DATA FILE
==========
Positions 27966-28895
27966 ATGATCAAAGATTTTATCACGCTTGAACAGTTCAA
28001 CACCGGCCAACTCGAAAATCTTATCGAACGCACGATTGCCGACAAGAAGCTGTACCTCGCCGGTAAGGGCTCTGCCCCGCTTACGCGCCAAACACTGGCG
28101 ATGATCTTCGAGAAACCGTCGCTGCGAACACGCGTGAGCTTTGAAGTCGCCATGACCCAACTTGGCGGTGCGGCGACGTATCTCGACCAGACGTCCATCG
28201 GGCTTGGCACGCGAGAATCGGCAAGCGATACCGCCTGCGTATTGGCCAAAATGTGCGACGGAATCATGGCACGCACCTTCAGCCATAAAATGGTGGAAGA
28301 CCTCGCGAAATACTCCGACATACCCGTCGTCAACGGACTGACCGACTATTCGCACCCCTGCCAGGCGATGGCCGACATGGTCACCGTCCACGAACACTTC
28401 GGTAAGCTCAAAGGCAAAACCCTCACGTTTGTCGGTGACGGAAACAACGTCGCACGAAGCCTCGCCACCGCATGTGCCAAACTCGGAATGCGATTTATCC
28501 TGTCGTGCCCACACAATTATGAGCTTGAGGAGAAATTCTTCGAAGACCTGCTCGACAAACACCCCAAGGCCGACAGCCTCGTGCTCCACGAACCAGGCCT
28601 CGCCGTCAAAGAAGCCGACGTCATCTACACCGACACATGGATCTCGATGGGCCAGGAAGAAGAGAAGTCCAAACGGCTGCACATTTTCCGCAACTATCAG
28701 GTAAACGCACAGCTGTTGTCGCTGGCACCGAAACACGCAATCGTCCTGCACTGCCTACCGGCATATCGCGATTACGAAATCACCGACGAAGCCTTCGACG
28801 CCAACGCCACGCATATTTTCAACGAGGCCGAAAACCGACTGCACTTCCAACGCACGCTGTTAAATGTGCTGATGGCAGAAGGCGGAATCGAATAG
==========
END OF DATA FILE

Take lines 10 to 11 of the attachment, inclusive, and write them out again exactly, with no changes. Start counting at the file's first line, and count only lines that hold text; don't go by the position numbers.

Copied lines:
28701 GTAAACGCACAGCTGTTGTCGCTGGCACCGAAACACGCAATCGTCCTGCACTGCCTACCGGCATATCGCGATTACGAAATCACCGACGAAGCCTTCGACG
28801 CCAACGCCACGCATATTTTCAACGAGGCCGAAAACCGACTGCACTTCCAACGCACGCTGTTAAATGTGCTGATGGCAGAAGGCGGAATCGAATAG